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NASA: Tropical Storm Won't Delay Shuttle Launch

NASA Closes Florida Spaceport for Tropical Storm Fay
Technicians working at NASA's Kennedy Space Center maneuver a protective cover over a Fine Guidance Sensor destined for the Hubble Space Telescope. Astronauts will install the upgraded pointing instrument during STS-125. (Image credit: NASA/Jack Pfaller.)

CAPE CANAVERAL — NASA's Kennedy Space Center apparentlyavoided major damage as of Wednesday night, and the agency's next shuttlelaunch likely will remain on schedule.


The stormshut down the nation's shuttle homeport two consecutive days and regularoperations won't resume until Friday.


But the targeted Oct. 8 launch of shuttle Atlantis and sevenastronauts on a fifth and final Hubble Space Telescope servicingmission is expected to take place as planned.


"Right now, as far as we are able to tell, there willbe no impact to the Oct. 8 launch date," KSC spokesman George Diller said.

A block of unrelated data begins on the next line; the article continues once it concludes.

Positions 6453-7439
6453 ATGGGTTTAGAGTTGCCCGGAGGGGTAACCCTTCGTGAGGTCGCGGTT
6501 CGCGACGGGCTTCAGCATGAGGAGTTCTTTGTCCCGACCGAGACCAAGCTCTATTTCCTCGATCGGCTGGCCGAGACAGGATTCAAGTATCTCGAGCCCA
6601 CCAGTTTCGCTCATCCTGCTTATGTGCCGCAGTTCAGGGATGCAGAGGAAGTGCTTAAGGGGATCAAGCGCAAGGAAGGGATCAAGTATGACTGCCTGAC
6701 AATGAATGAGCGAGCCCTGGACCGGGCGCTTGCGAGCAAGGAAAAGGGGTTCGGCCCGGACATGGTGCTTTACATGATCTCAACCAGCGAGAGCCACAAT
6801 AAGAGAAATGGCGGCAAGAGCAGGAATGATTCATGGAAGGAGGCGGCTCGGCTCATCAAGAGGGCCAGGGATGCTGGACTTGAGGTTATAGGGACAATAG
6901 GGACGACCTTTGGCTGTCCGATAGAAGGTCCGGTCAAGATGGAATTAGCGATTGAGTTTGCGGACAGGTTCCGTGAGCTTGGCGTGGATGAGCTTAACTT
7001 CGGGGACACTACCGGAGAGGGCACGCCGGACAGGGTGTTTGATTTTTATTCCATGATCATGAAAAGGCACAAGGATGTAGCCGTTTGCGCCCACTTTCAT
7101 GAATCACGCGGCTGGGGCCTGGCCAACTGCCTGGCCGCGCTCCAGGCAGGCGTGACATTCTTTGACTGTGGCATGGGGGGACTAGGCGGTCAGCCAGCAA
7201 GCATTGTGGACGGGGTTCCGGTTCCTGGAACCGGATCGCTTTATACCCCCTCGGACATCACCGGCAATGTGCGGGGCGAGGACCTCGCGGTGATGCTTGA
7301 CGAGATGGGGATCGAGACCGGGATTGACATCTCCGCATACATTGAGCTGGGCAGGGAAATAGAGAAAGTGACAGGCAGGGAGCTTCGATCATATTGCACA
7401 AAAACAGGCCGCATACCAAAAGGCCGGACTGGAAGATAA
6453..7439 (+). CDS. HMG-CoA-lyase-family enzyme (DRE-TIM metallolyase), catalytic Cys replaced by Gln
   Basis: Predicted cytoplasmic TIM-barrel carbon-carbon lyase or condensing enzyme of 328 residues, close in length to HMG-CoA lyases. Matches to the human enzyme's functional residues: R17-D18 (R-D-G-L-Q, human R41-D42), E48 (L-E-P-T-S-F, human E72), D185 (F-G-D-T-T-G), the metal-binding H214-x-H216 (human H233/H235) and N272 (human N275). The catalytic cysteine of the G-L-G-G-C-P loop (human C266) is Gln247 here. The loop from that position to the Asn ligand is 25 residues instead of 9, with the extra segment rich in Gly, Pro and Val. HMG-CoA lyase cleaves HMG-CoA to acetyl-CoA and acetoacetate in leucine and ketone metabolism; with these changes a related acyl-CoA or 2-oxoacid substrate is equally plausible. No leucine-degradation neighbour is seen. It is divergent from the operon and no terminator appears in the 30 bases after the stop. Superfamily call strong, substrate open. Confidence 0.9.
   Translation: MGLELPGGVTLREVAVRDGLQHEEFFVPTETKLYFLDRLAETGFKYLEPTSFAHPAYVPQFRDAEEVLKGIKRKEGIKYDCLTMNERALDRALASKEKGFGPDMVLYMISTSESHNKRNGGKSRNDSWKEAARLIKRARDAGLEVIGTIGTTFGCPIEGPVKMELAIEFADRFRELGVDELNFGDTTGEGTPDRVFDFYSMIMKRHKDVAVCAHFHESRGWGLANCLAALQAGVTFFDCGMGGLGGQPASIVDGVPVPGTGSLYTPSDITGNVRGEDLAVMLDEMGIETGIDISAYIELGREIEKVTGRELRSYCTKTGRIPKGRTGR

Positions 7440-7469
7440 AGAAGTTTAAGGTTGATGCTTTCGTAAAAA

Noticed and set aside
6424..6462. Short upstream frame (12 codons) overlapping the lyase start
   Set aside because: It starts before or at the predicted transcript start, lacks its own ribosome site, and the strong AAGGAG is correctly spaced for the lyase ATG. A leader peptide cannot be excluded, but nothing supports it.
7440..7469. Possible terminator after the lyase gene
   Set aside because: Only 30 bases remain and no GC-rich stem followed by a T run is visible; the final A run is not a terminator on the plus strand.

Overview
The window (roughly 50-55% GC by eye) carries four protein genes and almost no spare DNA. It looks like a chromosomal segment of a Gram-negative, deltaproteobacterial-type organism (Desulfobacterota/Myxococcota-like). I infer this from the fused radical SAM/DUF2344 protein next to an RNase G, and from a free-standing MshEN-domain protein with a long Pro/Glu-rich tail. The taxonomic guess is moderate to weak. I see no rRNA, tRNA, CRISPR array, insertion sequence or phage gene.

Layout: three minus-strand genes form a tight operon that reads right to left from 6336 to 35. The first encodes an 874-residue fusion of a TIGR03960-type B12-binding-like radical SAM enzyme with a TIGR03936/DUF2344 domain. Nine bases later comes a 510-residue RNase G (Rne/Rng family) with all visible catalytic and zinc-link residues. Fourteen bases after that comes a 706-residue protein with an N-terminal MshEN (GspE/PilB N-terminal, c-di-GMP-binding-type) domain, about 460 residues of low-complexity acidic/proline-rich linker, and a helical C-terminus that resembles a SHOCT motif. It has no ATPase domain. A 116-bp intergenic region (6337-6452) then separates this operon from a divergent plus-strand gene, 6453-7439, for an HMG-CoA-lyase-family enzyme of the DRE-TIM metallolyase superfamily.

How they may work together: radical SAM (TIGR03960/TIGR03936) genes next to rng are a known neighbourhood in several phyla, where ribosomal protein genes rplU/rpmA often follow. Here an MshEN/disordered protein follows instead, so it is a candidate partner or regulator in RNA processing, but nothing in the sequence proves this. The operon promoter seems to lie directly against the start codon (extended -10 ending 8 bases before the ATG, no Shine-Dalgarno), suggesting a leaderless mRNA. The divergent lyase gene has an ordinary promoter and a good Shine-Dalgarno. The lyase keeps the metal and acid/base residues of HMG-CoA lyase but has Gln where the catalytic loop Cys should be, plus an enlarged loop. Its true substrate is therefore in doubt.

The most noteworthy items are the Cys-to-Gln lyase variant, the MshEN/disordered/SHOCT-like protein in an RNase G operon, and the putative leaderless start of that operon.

A Titusville resident, Diller is one of 200 people who rodeout the storm at the KSC Emergency Operations Center, keeping vigil over thenation's three-orbiter shuttlefleet and spaceport facilities.


A single panel of aluminum siding blew off the east side ofthe KSC Vehicle Assembly Building, and a glass door at an office buildingshattered. There were also a few downed trees.


"So far, we're doing much better than the folks in South Brevard," he said.


NASA planned to bring a core group of "missionessential" personnel into work at 10 a.m. today to ready the spaceport forregular operations Friday.


At Cape Canaveral Air Force Station and Patrick Air ForceBase, the storm plan remained the same: "Nonessential missionpersonnel" will shelter in place today. Mission-essential personnel willbe recalled as required.


The Kennedy Space Center Visitor Complex is closed today andwill reopen Friday.


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Todd Halvoron is a veteran aerospace journalist based in Titusville, Florida who covered NASA and the U.S. space program for 27 years with Florida Today. His coverage for Florida Today also appeared in USA Today, and 80 other newspapers across the United States. Todd earned a bachelor's degree in English literature, journalism and fiction from the University of Cincinnati and also served as Florida Today's Kennedy Space Center Bureau Chief during his tenure at Florida Today. Halvorson has been an independent aerospace journalist since 2013.